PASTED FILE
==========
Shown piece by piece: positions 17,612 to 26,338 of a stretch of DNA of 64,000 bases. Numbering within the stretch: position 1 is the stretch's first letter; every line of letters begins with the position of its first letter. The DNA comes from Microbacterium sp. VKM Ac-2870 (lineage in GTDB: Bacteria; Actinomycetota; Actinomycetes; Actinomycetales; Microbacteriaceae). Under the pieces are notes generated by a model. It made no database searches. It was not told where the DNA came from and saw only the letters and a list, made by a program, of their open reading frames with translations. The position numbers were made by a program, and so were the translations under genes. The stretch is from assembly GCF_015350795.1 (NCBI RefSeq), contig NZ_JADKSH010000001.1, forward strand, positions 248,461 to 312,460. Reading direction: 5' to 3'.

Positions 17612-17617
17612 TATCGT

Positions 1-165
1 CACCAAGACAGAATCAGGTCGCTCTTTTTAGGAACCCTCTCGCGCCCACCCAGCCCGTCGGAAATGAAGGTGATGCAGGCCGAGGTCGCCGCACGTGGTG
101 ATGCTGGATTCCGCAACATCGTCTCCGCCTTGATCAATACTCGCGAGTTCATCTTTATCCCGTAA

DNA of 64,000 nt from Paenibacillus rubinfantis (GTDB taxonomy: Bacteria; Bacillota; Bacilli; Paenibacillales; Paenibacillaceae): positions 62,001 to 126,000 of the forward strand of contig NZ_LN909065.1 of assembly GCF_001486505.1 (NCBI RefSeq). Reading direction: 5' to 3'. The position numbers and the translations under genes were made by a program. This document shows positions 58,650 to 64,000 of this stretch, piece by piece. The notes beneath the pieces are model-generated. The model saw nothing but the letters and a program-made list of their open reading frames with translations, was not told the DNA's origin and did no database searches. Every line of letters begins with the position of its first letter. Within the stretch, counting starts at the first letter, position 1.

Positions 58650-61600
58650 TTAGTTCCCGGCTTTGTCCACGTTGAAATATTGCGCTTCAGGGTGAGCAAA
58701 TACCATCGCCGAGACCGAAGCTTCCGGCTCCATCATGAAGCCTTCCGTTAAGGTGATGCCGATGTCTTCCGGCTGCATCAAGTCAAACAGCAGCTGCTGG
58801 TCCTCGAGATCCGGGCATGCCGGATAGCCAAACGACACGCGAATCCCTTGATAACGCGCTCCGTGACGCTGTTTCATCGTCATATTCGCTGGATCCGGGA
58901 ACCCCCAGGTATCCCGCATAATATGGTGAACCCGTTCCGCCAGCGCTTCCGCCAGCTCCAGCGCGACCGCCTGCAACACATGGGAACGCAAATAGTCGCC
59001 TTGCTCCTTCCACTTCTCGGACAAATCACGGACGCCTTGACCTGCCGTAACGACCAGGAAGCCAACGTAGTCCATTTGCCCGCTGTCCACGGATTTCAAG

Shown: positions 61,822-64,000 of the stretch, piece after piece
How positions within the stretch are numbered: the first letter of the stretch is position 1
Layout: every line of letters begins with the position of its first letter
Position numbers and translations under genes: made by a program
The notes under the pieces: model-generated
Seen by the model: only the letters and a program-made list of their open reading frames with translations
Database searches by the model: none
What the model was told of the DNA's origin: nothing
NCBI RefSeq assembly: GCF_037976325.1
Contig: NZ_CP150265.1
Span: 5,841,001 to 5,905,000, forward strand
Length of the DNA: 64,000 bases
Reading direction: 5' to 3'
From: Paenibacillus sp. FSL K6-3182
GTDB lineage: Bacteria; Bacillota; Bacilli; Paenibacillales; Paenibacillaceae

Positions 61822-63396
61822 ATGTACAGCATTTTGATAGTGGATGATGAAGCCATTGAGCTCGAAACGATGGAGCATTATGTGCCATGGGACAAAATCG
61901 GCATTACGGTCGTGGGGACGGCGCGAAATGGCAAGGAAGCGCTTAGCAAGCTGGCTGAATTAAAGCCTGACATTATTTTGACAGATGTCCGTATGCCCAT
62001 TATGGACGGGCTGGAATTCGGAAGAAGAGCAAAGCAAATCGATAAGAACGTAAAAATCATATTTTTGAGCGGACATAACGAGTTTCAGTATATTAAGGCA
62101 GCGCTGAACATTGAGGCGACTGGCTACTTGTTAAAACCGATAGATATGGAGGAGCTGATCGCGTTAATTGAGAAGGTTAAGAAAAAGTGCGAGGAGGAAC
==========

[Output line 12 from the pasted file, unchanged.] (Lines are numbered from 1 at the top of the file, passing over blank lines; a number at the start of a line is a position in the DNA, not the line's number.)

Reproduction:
58901 ACCCCCAGGTATCCCGCATAATATGGTGAACCCGTTCCGCCAGCGCTTCCGCCAGCTCCAGCGCGACCGCCTGCAACACATGGGAACGCAAATAGTCGCC